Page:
“Have you news?”
“His son is missing; I do not know where. He left after the police came to see his father. He spoke with one of the detectives, a woman; I do not know what they spoke of.”
The man frowned and then produced a knife from beneath the robes he wore, the silver clashing against the white of his skin and the black of his robes: “Sloppy. You’re supposed to be watching the two of them.”
Her brown eyes narrowed: “I cannot watch them both all the time. I was unfortunate to encounter one of the detectives.”
The knife began to trace a pattern over his palm: “Are they suspicious of you?”
“No! They both left; nothing was said!”
“That had best be true for your own continued existence.”
She said nothing to this. The penalties for failure, she had heard, were as brutal as any nightmare she could imagine and more.
The knife stopped moving, and he looked at her with eyes so black she thought her life was being sucked into them, her breath catching in her throat: “The son is no longer your concern. I will deal with him.”
A coldness creeped up Tenshi’s spine as she asked: “What does that mean, exactly?”
The answer echoed the cold she felt as the black eyes looked clean through her: “His life is inconsequential. But he has value as a pawn in a larger scheme.”
She turned away from him, not wanting to see him any longer: “Please. Do not touch him. He is an innocent in this. Please.”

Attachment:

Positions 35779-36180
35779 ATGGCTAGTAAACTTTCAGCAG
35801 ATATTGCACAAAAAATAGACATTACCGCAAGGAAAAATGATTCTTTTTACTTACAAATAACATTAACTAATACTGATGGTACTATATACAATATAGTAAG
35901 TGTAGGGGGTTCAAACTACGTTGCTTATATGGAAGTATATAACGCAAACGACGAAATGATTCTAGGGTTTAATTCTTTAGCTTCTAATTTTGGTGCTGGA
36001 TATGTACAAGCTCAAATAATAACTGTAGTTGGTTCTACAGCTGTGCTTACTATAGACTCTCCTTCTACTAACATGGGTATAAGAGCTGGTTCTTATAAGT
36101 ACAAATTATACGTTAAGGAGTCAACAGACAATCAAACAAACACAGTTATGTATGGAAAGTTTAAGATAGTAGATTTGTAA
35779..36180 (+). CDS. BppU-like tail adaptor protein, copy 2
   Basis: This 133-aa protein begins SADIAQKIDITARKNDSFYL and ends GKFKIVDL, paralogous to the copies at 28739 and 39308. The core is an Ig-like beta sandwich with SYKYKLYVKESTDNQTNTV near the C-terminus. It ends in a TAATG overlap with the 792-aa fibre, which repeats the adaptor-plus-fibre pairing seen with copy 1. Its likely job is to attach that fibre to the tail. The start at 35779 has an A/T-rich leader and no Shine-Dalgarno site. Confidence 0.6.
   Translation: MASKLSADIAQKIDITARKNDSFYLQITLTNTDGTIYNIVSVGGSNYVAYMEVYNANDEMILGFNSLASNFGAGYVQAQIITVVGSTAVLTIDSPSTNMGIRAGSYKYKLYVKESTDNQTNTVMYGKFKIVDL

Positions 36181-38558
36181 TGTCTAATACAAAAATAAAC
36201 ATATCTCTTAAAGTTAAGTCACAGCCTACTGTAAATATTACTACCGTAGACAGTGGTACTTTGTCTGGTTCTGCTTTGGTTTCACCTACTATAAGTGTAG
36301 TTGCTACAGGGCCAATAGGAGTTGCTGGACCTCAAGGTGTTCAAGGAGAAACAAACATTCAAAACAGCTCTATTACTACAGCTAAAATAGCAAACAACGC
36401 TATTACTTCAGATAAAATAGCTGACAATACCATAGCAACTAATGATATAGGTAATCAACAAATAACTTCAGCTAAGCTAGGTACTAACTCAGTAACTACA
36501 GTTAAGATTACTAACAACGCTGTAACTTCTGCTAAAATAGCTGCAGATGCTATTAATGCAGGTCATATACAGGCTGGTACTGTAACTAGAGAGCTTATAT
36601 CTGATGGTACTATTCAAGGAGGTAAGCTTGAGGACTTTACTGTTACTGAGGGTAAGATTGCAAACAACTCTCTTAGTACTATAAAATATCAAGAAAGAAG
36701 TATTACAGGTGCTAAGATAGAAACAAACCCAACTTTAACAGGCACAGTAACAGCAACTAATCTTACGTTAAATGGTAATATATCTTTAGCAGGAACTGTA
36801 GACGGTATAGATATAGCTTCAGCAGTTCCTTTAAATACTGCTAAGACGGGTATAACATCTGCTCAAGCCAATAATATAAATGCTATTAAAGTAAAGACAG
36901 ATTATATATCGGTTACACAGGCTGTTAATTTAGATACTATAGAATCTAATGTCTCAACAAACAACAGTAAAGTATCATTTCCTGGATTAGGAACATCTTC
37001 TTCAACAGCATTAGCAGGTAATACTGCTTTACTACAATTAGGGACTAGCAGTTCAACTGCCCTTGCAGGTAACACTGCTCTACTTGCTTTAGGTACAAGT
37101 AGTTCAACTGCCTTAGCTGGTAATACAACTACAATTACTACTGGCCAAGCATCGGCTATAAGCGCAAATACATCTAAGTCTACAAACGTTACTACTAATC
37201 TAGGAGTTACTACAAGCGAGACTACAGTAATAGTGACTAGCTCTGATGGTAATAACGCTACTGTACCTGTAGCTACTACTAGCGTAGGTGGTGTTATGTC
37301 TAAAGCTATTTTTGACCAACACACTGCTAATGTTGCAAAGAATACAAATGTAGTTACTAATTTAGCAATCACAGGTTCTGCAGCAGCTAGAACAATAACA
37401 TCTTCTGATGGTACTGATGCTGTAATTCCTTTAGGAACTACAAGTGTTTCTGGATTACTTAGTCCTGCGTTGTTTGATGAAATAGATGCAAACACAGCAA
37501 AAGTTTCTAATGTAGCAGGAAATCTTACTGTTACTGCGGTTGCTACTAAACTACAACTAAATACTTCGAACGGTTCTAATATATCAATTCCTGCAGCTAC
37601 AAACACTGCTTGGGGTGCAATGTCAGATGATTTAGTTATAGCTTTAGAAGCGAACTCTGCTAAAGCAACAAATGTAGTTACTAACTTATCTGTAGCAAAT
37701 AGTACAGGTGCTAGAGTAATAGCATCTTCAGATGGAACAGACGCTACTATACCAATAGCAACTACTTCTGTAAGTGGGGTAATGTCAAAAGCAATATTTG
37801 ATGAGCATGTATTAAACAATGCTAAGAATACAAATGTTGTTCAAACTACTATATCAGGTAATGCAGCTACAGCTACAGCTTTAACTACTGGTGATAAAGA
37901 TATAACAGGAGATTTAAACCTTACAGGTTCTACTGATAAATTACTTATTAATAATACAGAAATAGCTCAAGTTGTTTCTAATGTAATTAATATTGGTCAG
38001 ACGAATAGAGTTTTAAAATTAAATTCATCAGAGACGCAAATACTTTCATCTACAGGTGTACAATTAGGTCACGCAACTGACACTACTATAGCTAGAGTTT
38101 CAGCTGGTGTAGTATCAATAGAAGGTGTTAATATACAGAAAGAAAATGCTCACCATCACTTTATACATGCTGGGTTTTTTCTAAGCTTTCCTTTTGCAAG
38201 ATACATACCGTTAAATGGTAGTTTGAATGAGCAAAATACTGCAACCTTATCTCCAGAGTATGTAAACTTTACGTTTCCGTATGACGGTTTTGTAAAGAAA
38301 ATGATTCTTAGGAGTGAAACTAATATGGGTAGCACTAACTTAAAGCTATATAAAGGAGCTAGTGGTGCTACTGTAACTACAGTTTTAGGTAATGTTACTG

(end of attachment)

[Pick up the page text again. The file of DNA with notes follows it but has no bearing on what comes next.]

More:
The smirk was awful, the words full of despair: “Who can stop me—you? You forget your place. We will have to remind you … soon.”
“I know my place. I serve without question.”
He waved the knife at her, the tip flashing in the light: “See that you do. You are still human, but there are suitable dark beings who would dine upon your life, soul, and mind.”
She shivered at the warning, knowing it was not an idle one: “What would you have me do?”
The knife vanished under the robes: “Continue the plan. Other pawns have been ordered to move tomorrow. Have the trap set.”
She did not hesitate: “Of course.” She even bowed to emphasis the point.
He turned away, dismissing her, but, before he vanished into the shadows of the office, he added: “And be sure to be suitably shocked when he is arrested for murder … and the son turns up in the river.”
The office turned quiet once more after he had left, and she was thankful for that. It always seemed like, when he left, any life where he had been was sucked away with him. She dropped into a chair and stared at the stack of folders still to be filed, still waiting to be put into their places.
She shook her head at the realization that she herself was just like one of the files. Put into her place, to be taken out from time to time to be examined and then, eventually, discarded. As she took a deep breath to calm herself, something in the office fell and startled her. Turning to look in that direction, she couldn’t see anything obvious, but, assuming that he had returned, she called out: “Did you forget something?”